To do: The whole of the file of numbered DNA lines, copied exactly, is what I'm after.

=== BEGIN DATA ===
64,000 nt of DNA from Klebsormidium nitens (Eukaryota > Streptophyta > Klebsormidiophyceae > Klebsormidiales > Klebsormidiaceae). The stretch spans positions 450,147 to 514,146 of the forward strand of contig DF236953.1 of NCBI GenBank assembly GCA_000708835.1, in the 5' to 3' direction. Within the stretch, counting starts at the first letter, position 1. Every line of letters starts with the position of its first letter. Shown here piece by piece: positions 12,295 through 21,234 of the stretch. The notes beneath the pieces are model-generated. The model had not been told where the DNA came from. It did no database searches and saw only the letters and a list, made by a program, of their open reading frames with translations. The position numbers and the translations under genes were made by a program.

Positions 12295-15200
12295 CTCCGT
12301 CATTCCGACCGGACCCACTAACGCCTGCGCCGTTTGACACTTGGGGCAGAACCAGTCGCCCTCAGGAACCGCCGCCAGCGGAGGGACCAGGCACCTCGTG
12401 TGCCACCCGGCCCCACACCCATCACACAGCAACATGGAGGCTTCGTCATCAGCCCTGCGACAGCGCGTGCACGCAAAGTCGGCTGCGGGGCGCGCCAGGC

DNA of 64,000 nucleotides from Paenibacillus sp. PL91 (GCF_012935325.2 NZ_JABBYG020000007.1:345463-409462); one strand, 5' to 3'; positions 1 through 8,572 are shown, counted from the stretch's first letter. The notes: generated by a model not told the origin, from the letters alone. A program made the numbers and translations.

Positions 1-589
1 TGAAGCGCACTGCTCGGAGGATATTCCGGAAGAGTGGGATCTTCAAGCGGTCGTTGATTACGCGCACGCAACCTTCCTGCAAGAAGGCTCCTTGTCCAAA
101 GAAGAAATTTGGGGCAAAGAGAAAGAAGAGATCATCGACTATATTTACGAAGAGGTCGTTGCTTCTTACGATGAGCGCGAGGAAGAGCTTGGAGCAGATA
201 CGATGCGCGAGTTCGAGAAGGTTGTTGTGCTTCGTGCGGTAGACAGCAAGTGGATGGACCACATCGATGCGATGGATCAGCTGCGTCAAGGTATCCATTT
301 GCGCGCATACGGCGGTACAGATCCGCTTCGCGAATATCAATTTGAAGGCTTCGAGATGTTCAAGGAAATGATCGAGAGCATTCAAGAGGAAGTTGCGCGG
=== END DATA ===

64,000 nt of DNA from Klebsormidium nitens (Eukaryota > Streptophyta > Klebsormidiophyceae > Klebsormidiales > Klebsormidiaceae). The stretch spans positions 450,147 to 514,146 of the forward strand of contig DF236953.1 of NCBI GenBank assembly GCA_000708835.1, in the 5' to 3' direction. Within the stretch, counting starts at the first letter, position 1. Every line of letters starts with the position of its first letter. Shown here piece by piece: positions 12,295 through 21,234 of the stretch. The notes beneath the pieces are model-generated. The model had not been told where the DNA came from. It did no database searches and saw only the letters and a list, made by a program, of their open reading frames with translations. The position numbers and the translations under genes were made by a program.

Positions 12295-15200
12295 CTCCGT
12301 CATTCCGACCGGACCCACTAACGCCTGCGCCGTTTGACACTTGGGGCAGAACCAGTCGCCCTCAGGAACCGCCGCCAGCGGAGGGACCAGGCACCTCGTG
12401 TGCCACCCGGCCCCACACCCATCACACAGCAACATGGAGGCTTCGTCATCAGCCCTGCGACAGCGCGTGCACGCAAAGTCGGCTGCGGGGCGCGCCAGGC

DNA of 64,000 nucleotides from Paenibacillus sp. PL91 (GCF_012935325.2 NZ_JABBYG020000007.1:345463-409462); one strand, 5' to 3'; positions 1 through 8,572 are shown, counted from the stretch's first letter. The notes: generated by a model not told the origin, from the letters alone. A program made the numbers and translations.

Positions 1-589
1 TGAAGCGCACTGCTCGGAGGATATTCCGGAAGAGTGGGATCTTCAAGCGGTCGTTGATTACGCGCACGCAACCTTCCTGCAAGAAGGCTCCTTGTCCAAA
101 GAAGAAATTTGGGGCAAAGAGAAAGAAGAGATCATCGACTATATTTACGAAGAGGTCGTTGCTTCTTACGATGAGCGCGAGGAAGAGCTTGGAGCAGATA
201 CGATGCGCGAGTTCGAGAAGGTTGTTGTGCTTCGTGCGGTAGACAGCAAGTGGATGGACCACATCGATGCGATGGATCAGCTGCGTCAAGGTATCCATTT
301 GCGCGCATACGGCGGTACAGATCCGCTTCGCGAATATCAATTTGAAGGCTTCGAGATGTTCAAGGAAATGATCGAGAGCATTCAAGAGGAAGTTGCGCGG